Whenever I see even the slightest hint of potential in a piece, I feel inclined to grab it, sometimes against my better judgment.
Acceptances are inherently rare because opportunities are rare, and time is limited and precious. Editors are supposed be discerning in their choices and choose only the best of the best, which means they must to default to “no,” as opposed what is apparently my favorite word in the entire English language, “yes.”
I imagine many editors are constitutionally different from me, too—less concerned with being liked, or afraid of hurting people’s feelings, and more comfortable with establishing and maintaining boundaries. They’re probably healthily mindful of their own time constraints, something I struggle with, which gets me into trouble with myself, and with the writers waiting for me to get around to their work.
I think it’s important to note, however, that we’re not talking about any kind of true meritocracy here. So many of the writers who keep getting chosen for the most plum gigs and assignments are those with greater privilege, who are better connected through money and the associations that come with it—who often have personal relationships with editors from college or grad school, or their school friends’ social circles, or their families’ social circles.
Gatekeepers are supposed to keep most people out. Duh. They are supposed to keep the gate from getting breached.
Publishing and media, like all industries under capitalism, favor the rich, the connected, and the popular. These businesses are also incredibly cliquey. Many gatekeepers are predisposed to accepting the work of friends, and friends-of-friends, especially if those friends and friends-of-friends possess money and/or social clout in the lit and media spheres. That makes for even fewer slots for us all to vie over. (All the more reason for editors to commit to making room for those less connected!) As an editor, while naturally I sometimes work with friends, I choose them and their work only if it’s really good, and I make sure I don’t turn to the same writers too often.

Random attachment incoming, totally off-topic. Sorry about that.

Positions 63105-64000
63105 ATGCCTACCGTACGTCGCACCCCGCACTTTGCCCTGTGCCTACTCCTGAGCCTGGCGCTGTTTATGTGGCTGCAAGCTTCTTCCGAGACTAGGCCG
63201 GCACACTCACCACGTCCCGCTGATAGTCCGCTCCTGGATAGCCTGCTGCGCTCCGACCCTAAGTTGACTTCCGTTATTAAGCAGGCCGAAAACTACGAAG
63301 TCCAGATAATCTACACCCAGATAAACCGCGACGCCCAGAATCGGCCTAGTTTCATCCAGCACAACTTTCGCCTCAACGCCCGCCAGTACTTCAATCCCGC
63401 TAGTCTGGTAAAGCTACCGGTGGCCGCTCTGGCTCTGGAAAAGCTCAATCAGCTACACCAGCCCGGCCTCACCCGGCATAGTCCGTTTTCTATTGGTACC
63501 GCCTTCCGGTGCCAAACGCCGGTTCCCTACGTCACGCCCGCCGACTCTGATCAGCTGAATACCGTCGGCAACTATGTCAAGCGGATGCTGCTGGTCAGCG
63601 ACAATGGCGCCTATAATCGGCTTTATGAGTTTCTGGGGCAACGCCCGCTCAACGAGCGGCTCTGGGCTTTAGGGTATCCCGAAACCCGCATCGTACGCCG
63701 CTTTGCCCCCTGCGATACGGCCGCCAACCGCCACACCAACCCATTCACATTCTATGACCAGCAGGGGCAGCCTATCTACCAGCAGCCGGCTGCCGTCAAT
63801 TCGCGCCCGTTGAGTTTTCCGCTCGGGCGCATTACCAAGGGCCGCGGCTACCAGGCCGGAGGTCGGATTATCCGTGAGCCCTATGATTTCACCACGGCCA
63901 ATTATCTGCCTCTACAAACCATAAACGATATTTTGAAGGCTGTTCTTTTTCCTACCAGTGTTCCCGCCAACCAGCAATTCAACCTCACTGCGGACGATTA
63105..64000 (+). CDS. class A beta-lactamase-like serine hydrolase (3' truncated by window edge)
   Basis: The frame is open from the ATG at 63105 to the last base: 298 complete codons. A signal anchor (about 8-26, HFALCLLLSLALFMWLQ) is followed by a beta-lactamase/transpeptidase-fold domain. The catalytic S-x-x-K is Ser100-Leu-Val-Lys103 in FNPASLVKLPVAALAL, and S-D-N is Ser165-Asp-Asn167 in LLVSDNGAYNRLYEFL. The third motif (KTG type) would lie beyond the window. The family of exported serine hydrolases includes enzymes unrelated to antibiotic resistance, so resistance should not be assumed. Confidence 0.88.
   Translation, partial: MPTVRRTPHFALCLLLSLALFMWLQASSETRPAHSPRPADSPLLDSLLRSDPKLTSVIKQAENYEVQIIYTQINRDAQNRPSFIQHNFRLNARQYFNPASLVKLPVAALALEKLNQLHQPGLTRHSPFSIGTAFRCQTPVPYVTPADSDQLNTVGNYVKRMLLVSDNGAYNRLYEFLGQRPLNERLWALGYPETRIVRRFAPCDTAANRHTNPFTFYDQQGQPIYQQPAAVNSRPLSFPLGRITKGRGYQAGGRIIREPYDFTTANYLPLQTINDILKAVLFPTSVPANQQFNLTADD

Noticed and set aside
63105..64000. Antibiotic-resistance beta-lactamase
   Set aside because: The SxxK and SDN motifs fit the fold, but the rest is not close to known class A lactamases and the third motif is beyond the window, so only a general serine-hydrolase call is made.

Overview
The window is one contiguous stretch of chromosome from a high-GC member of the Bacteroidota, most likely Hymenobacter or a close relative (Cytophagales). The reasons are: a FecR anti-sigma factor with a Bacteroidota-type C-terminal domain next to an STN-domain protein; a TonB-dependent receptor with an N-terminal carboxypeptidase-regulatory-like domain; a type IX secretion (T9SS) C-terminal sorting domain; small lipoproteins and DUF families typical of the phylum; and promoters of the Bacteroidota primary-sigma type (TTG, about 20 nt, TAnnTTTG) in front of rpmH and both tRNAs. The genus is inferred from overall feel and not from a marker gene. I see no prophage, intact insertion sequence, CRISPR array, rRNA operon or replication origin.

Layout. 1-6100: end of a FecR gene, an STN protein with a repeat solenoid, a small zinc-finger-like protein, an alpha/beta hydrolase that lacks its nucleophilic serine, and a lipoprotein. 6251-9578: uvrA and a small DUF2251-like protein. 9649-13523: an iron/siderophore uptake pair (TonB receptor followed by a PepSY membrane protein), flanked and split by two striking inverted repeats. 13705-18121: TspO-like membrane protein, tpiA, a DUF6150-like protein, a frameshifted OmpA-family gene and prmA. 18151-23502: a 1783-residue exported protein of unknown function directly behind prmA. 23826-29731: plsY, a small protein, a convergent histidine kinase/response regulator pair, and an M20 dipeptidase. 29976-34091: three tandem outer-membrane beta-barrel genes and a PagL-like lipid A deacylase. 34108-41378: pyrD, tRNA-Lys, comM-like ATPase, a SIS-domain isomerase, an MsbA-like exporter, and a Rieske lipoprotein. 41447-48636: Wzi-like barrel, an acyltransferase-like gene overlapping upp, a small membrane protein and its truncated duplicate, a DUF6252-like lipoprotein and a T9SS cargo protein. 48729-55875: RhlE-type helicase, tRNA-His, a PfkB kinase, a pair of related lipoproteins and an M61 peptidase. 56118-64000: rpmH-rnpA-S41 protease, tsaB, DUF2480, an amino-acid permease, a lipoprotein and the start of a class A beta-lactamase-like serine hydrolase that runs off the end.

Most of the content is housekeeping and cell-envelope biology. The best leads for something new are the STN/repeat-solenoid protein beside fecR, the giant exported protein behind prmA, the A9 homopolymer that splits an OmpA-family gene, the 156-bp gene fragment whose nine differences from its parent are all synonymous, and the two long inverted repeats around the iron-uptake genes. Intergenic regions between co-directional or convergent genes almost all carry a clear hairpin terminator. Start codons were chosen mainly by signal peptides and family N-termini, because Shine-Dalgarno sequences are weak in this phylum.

Add to all this another tier of unofficial, self-appointed gate keepers with sharp elbows, people who work to keep themselves and the friends who can help their careers front and center, and others with whom they might feel competitive out of the way. This might sound like high school bullshit, but it can have a very real effect on one’s ability to succeed at a certain level in these fields—especially when those unofficial, self-appointed gate keepers go on to land jobs as actual gate-keepers.
I try to rise above this stuff, to not even pay attention to it, but now and then it gets the best of me. When it does, I tell myself it’s probably this way in every field, and then I remind myself to mind my own business, do the best writing I can, and just keep moving forward. It’s really all a writer can do.
In other news…
I’m thrilled to have been chosen as one of Poets & Writers’ “5 Over 50” this year, for my debut memoir, And You May Find Yourself…Confessions of a Late-Blooming Gen-X Wierdo. I’m in good company, alongside Madhushree Ghosh, David Santos Donaldson, Shareen K. Murayama, and Jane Campbell. You can read all about it in the November/December issue.
"When it does, I tell myself it’s probably this way in every field, and then I remind myself to mind my own business, do the best writing I can, and just keep moving forward. It’s really all a writer can do." Amen. So hard, but the only thing we can do really. And congrats on making the 5 over 50!!
Sari, I love what you do, all of it. So for as long as you can and, as long as it makes you happy, keep doing it!
Have you thought about to have a list of editors whom you trust, and send the writers with the pieces you think are promising but needs work to these editors. I don't think most writers would mind to pay a (small) fee to get their work improved? Just food-for-thought :).